Generally, we work for their strengths. If they’re good at striking we work mostly their striking. If they’re good at grappling were going to work their grappling and takedowns and try to close the distance.

At the end of our eight weeks, depending on when the fight is, we have the weight, the strength, the cardio, the grappling and the striking; it all comes together.

We’ve been very successful in the amateur scene and we’ll have a few pros soon and keep going.

JT: What is your greatest strength as an instructor?

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PL: My experience. I’ve had a long career and had the opportunity to train with some of Shoto Kan’s greatest instructors in the US and beyond.

Obviously now, I’m with an international group of like-minded people and obviously Sensei McCarthy is world renowned as an author, competitor, instructor, as an instructor’s instructor, and as a practitioner!

JT: How do you acquire new knowledge?

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PL: I classify myself as a visual learner. If I can see and I can question, then I can learn. I don’t have to do it because the visual pathway for me is conceptual. If I can see what’s going on, if I can see the pathway, then once I see, I understand.

JT: What do you plan on teaching at the 2017 Koryu Uchinadi North American Gasshuku?

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PL: I’ve been asked to run over a set of drills I’ve shown a few times in Canada. We’re going to look at those as an addition to our core curriculum. We’re looking at the ne-waza material.

I also plan to marry the lessons of the other instructors and my own. I intend to modify or amplify what has already been taught for students who need to work more on a certain principle or process.

JT: How does it feel to go from a attendee to an instructor at the Gasshuku?

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PL: First of all, this is a great honour! This is a big deal. I’ve only taught in front of Sensei McCarthy twice. So, for me to be asked to teach along side him is a HUGE honour. It’s very intimidating; he’s a world-renowned martial artist. To share the stage with someone like that, it really is a phenomenal experience for me, and very enriching.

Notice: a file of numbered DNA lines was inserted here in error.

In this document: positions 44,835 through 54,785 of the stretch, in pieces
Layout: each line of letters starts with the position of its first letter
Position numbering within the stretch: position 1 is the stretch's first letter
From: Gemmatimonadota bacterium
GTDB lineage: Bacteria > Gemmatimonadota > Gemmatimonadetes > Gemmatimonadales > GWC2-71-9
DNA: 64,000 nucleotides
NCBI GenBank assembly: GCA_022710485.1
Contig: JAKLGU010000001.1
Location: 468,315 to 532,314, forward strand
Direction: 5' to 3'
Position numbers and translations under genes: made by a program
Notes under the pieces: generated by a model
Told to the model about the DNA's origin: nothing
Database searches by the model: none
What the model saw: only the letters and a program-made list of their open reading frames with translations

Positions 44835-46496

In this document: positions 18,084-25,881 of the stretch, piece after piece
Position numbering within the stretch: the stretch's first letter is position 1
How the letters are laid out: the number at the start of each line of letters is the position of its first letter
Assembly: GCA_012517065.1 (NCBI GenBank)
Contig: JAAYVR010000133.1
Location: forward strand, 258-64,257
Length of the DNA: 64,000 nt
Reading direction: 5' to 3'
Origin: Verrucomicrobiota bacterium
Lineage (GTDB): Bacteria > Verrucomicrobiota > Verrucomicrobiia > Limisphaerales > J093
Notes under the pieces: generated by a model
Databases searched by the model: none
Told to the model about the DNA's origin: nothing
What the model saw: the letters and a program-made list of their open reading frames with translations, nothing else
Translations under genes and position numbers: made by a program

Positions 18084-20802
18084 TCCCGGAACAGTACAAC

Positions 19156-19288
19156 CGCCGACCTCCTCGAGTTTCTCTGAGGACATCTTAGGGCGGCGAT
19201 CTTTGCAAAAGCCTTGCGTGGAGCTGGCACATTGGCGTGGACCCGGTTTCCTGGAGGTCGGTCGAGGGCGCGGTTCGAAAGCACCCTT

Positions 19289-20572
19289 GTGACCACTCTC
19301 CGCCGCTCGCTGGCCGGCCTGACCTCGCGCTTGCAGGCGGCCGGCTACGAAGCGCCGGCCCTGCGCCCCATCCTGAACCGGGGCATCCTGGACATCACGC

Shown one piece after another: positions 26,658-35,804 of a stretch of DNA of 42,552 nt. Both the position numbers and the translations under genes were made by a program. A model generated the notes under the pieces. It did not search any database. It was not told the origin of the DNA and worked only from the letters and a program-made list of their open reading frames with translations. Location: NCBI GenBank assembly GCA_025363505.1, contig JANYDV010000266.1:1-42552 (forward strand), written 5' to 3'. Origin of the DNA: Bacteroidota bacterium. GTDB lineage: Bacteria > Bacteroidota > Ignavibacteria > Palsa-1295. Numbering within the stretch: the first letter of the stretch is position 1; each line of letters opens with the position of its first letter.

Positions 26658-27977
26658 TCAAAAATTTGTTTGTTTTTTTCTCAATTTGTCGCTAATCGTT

JT: What would you say is the best part of the Gasshuku experience?

PL: You’re going to get good training. You’re going to get good information. You’re going to get good learning.

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The real “umph,” the real thing you’re going to take back is the extracurricular: the conversations that you have, the people that you meet, train and share with. THAT is what’s going to make the Gasshuku. THAT is the piece you’re going to remember.

JT: If you had one piece of advice to give, what would it be?

PL: You NEED to be at this event. You really do! If you do one thing this year, come out to this event, even you are going to have Sensei at your dojo, come out and get the group experience, get the senior instructors’ experience along with Sensei McCarthy’s.

My God! How do you get that much experience into one place for five days! You have GOT to get there!

JT: Wow! That sends the message loud in clear! Thanks so much for your time Sensei Paul!

 You heard the man! Get your ass to the 2017 Koryu Uchinadi North American Gasshuku!

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Being A Good Uke; It’s Harder Than You Think

Have you ever watched your Sensei choose one individual over and over again to be his Uke and thought, “Why not me!?”